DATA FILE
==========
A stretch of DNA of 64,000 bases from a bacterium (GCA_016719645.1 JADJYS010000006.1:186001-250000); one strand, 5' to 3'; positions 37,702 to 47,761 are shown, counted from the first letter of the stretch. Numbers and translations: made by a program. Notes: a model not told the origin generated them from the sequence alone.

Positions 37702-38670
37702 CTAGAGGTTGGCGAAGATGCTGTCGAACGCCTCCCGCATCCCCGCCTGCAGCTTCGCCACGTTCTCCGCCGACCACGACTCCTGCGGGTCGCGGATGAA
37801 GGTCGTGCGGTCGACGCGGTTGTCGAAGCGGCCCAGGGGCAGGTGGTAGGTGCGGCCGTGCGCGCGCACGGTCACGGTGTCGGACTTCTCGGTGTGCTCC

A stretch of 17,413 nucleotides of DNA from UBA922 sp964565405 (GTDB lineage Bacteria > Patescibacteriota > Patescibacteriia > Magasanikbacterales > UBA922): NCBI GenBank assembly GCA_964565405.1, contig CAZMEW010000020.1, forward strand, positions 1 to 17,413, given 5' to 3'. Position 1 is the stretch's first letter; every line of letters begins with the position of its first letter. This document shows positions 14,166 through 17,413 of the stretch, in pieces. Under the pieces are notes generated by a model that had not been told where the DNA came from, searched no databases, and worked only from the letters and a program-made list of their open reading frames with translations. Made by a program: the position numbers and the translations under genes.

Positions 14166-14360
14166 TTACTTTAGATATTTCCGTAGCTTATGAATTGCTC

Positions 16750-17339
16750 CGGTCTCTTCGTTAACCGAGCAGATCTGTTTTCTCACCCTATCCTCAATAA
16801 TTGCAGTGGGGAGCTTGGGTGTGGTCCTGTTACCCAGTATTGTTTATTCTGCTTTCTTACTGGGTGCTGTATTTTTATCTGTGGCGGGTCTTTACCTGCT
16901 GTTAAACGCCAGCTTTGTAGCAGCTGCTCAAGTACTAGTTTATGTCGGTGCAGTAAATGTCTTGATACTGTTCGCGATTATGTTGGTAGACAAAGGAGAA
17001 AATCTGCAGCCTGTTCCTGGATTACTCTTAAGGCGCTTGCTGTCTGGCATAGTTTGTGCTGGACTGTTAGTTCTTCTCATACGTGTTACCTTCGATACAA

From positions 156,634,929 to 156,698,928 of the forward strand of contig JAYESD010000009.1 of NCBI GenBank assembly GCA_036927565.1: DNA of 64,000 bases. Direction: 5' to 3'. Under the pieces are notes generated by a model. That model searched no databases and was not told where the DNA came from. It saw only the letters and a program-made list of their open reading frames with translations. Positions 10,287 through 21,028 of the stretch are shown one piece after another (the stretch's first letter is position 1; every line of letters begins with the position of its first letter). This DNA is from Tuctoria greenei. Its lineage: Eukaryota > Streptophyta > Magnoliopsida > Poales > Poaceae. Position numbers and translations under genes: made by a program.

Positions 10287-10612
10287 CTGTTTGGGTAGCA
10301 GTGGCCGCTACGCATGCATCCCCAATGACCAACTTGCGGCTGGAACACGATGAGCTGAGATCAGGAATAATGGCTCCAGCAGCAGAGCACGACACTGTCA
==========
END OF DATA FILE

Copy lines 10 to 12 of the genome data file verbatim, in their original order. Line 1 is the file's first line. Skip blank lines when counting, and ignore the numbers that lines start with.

16801 TTGCAGTGGGGAGCTTGGGTGTGGTCCTGTTACCCAGTATTGTTTATTCTGCTTTCTTACTGGGTGCTGTATTTTTATCTGTGGCGGGTCTTTACCTGCT
16901 GTTAAACGCCAGCTTTGTAGCAGCTGCTCAAGTACTAGTTTATGTCGGTGCAGTAAATGTCTTGATACTGTTCGCGATTATGTTGGTAGACAAAGGAGAA
17001 AATCTGCAGCCTGTTCCTGGATTACTCTTAAGGCGCTTGCTGTCTGGCATAGTTTGTGCTGGACTGTTAGTTCTTCTCATACGTGTTACCTTCGATACAA